| Rochester Democrat and Chronicle
Rochester family takes on remote learning as a team — at one table
Zumarie Sepulveda describes how turning their family dining room into a classroom for their five school-aged kids who are remote learning has worked.
At this time last year, the Rochester City School District thought it had finally found a way to ensure that its students had reliable internet access to do their schoolwork at home.
It distributed about 10,000 MiFi hot spot devices with 10 gigabytes of data each — plenty, in theory, for a few hours of work after school each night.
“They were meant to be a supplemental use in addition to school or library connectivity,” RCSD Executive Director of Instructional Technology Glen VanDerwater said. “Of course, then, March 13 hit.”
March 13 was the last day of in-person classes before COVID-19 turned education on its head. Now, those MiFi devices are serving as the primary portal to education, not as a supplement.
By no fault of the district’s, the situation has proven deeply inadequate.
About half of students are exceeding the 10 GB data limit before the end of their monthly cycle, VanDerwater estimated. At that point their speed is reduced from 4G to 3G, which in some parts of the city is insufficient bandwidth to stream live Zoom classes and do online assignments.
“Some students are getting down to almost AOL dial-up speed,” VanDerwater said.
From 1Million to 10Million
Further complicating matters, the 1Million Project Foundation, the non-profit affiliate of Sprint that provided the MiFi devices, is now being phased out after the Sprint and T-Mobile merger.
It is being replaced by T-Mobile’s Project 10Million — which, contrary to its title, does not represent a tenfold improvement.
The number of devices that RCSD receives will be a percentage of T-Mobile’s allotment to New York state, meaning that some students in need may not receive one. Devices now will be distributed per household, not per student, and will have an annual (school year) data cap of 100 GB instead of 10 GB per month.
When students exceed their data usage, the school district must pay $15 per month for them to continue with unlimited data. That could in theory mean hundreds of thousands of dollars a month for the cash-strapped district.
RCSD has not yet been accepted into the 10Million Project but has submitted an application. It is now talking with Monroe County, the city of Rochester and local foundations about funding.
“Obviously with RCSD’s budget challenge, we’ll need philanthropic support to move those hot spots to unlimited,” VanDerwater said. “It’s got to happen within the next couple of weeks… We really do have some momentum going with remote learning, and while it’s not ideal, we don’t want to lose any of that momentum.”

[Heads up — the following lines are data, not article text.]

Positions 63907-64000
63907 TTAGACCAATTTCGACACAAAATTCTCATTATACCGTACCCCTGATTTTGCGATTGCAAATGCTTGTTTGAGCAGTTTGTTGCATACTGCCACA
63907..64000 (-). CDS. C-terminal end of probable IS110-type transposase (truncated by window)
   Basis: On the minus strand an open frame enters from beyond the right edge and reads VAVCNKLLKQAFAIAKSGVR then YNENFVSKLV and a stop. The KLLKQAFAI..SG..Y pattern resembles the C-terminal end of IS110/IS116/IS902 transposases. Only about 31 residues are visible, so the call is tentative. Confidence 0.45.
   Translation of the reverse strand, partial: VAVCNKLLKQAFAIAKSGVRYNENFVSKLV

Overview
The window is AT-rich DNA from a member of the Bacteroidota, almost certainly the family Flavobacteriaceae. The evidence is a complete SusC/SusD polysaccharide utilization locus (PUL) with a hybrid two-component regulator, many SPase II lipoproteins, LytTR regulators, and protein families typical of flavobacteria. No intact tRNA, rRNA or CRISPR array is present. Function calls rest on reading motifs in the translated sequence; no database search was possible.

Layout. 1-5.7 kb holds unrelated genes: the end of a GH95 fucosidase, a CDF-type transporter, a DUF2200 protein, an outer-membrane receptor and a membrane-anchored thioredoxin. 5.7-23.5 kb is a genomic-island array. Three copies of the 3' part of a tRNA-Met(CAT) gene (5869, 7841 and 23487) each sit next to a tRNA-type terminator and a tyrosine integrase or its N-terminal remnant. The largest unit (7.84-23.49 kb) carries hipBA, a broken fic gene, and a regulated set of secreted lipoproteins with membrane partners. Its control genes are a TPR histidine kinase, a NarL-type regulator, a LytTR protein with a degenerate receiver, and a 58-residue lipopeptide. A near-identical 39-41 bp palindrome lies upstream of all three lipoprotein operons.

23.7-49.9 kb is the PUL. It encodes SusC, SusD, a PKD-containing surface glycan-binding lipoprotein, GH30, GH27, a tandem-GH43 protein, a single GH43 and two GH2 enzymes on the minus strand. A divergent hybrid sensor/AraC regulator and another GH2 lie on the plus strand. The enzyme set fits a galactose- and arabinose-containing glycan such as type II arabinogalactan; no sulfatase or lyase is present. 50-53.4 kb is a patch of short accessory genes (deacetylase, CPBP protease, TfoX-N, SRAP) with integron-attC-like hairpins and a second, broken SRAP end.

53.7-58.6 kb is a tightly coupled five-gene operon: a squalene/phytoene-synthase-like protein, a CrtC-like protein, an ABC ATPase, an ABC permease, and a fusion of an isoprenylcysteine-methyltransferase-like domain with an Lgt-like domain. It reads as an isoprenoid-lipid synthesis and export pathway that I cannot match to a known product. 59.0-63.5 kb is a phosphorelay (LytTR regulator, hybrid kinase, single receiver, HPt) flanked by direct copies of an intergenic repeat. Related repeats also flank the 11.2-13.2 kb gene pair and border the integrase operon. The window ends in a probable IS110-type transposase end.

The other best option, he said, would be paying Spectrum $30 a month per student. But that would require having homes wired for internet, a massive logistical hurdle considering students’ mobility and the high rate of rentals versus homeownership.
Spectrum’s free 60-day offer is available only to families who are not yet customers and automatically converts to a paid service after the promotional period.
Aside from the hot spots, RCSD also has distributed about 26,000 Chromebook computers to its students since the pandemic hit, VanDerwater said.
In a community where poverty and educational need rises sharply at the city line, the issue of lacking internet connectivity is predictable. The district estimated last year that six in 10 students lacked reliable internet at home.
In normal times, that was a major inconvenience. Students reported typing out college admissions essays on their cell phones or huddling outside Starbucks cafes to finish their homework.
Now, with the district pursuing an entirely remote model, it is untenable.
“The pandemic is exposing the limitations that our families are facing,” said Monroe County Legislator Rachel Barnhart, who serves on an informal working group that is looking to address the “digital divide,” as it’s known.
“It’s frustrating the district has to jump through all these hoops to get universal broadband service for its students,” she said. “This is showing how hard it is to solve the digital divide and why we need longer-term solutions.”